Is Access to Public and Private Universities a Matter of Social Justice?
Recently, there has been a surprising growth of private UE in various countries (e.g. Polland, Hungary, Chile) and this is often linked to political and economic factors (Levy, 2004; Espinoza and Gonzalez, 2013). Private UE has recently changed the educational landscape in Cyprus as well, and approximately half of the students attend private universities (MoEC, 2014, page 43), a finding also reported for other countries (Espinoza and Gonzalez, 2013).
However, attending private UE is costly whereas public education is usually free or low-cost. Students’ desire to achieve access to UE often leads to unsustainable degree of debt which causes additional stress and burden on students and their families (Cooke et al, 2004).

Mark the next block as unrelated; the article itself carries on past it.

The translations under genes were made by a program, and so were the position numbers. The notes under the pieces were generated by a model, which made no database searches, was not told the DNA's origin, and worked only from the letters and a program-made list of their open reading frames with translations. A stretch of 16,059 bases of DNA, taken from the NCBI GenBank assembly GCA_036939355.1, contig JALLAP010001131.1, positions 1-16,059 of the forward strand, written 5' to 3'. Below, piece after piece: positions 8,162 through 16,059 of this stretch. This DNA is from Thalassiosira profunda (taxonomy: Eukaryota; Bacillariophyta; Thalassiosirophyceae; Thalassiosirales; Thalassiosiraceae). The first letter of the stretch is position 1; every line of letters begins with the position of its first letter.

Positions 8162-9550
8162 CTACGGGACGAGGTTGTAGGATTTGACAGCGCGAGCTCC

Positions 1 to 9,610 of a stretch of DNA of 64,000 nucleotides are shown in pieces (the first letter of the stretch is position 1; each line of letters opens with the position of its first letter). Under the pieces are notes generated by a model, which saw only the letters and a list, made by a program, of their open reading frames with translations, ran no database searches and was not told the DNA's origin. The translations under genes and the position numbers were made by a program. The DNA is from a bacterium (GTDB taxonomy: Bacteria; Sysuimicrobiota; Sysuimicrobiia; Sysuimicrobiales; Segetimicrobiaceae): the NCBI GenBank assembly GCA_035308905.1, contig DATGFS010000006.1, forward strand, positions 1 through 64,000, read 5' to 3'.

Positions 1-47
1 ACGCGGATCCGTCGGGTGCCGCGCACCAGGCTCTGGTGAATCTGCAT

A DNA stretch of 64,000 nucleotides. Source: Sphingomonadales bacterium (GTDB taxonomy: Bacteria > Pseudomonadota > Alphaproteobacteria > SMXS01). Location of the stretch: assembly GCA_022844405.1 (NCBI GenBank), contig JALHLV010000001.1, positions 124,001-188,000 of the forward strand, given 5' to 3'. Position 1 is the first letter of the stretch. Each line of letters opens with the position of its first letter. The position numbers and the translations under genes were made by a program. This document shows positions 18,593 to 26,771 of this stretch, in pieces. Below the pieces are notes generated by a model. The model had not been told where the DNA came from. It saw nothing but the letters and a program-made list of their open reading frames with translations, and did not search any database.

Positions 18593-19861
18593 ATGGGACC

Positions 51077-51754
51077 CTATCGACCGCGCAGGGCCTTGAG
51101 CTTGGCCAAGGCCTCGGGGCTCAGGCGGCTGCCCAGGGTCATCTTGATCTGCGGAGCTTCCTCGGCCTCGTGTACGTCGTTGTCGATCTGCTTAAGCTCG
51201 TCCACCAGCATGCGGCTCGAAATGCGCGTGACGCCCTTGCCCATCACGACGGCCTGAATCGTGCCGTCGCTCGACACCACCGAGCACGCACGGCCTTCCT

The objective of study is to describe the population that accesses public and private University education in Cyprus and to discuss the political and social implications of the phenomenon.
Contrary to the existing literature, and contrary to our expectations, the results suggest that the social status of the family (e.g. parents’ education and occupation) is not a major predictor of whether a student attends a private or a public university. It was found that the financially disadvantaged students, however, (those who had to work and also wished they could have more support from their families), were more likely to attend private universities.
We consider our findings to be important for both policy makers and educationalists and we will discuss the next steps for future research.